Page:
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Summary of Events: UCSC Protests Regents Visit

by one of many
With misinformation rampant about the protest of the UC Regents visit to UC Santa Cruz, here's one student activist's attempt to provide one perspective of the story
On Wednesday, Oct. 18, 2006 hundreds of students and workers at UC Santa Cruz marched on a gathering of the UC Regents, using a variety of tactics to forestall, disrupt, and eventually lock-down a 'public comment period,' which they called a "farce." The action was an attempt to highlight the undemocratic, unaccountable, and illegitimate nature of the Regents, asserting the need to democratize the UC system, while demanding that the university fix a score of core problems before considering expansion. Read Why We're Here and What We're Fighting For

The action started with a rally at the Bay Tree Plaza, before marching up to the new Humanities Building at Cowell College. There, a community speak-out was held for a good period of time before more direct action was taken. Then, what was supposed to only have been a 30 minute 'public comment period' turned into a three hour standoff, as protesters, after a failed attempt to prevent the Regents' entry to the building, eventually encircled the area, blocking all 5 exits. As protest tactics escalated and the police became increasingly angry and frusterated with their inability to control some of the protesters, they targeted three activists, took them to the ground, and dragged them inside the building. As students struggled to prevent the abduction of their friends, they were met with a barrage of batons and pepper-spray sent forth from the retreating officers. With the police inside and all doors closed, the stunned crowd sat dazed while a few students assisted those who who were hit by the cops and their pepper-spray.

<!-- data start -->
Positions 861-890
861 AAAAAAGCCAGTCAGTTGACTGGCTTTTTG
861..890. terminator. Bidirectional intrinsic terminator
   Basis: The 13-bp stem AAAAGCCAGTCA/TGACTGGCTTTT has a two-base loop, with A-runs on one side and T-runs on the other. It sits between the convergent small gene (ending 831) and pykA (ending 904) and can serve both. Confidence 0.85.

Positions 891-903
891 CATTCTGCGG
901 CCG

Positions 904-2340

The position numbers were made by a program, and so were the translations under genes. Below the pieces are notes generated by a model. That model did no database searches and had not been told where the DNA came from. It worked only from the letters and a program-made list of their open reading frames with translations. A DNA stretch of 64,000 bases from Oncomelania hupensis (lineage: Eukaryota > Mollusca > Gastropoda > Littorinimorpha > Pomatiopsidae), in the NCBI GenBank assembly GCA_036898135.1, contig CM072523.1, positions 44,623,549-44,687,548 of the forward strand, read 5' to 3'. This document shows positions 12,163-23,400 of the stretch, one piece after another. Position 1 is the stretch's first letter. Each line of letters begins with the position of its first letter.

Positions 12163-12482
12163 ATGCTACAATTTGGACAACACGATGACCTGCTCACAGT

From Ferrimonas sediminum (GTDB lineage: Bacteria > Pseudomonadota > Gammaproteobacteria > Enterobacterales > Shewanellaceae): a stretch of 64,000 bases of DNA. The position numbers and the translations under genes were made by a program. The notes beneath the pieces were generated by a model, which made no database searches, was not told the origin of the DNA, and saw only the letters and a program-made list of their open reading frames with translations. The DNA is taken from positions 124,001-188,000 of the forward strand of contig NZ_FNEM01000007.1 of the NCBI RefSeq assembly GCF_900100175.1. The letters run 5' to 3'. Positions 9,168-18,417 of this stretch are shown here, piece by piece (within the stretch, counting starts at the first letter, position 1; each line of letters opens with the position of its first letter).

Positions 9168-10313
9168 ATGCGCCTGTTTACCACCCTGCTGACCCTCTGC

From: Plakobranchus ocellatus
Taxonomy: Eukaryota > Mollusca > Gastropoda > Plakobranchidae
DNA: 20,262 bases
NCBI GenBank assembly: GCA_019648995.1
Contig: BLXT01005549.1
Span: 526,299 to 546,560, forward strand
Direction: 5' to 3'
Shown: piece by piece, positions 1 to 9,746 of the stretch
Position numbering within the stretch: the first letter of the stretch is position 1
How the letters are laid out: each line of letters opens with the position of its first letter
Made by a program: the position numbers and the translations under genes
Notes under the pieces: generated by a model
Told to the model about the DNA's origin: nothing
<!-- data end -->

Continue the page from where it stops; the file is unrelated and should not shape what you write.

Now with 3 hostages, the police and administration were able to take a semblance of control back. While 30 recently-arrived riot-cops geared up in a nearby parking lot, the community got together to talk about how to get out of this situation. They'd made their point, they said, they'd disrupted the Regents visit, preventing their issues from being ignored yet again, and now they wanted to ensure the safe release of their friends. After a long period of negotiations involving students, workers, faculty members and the administration, a deal was finally made.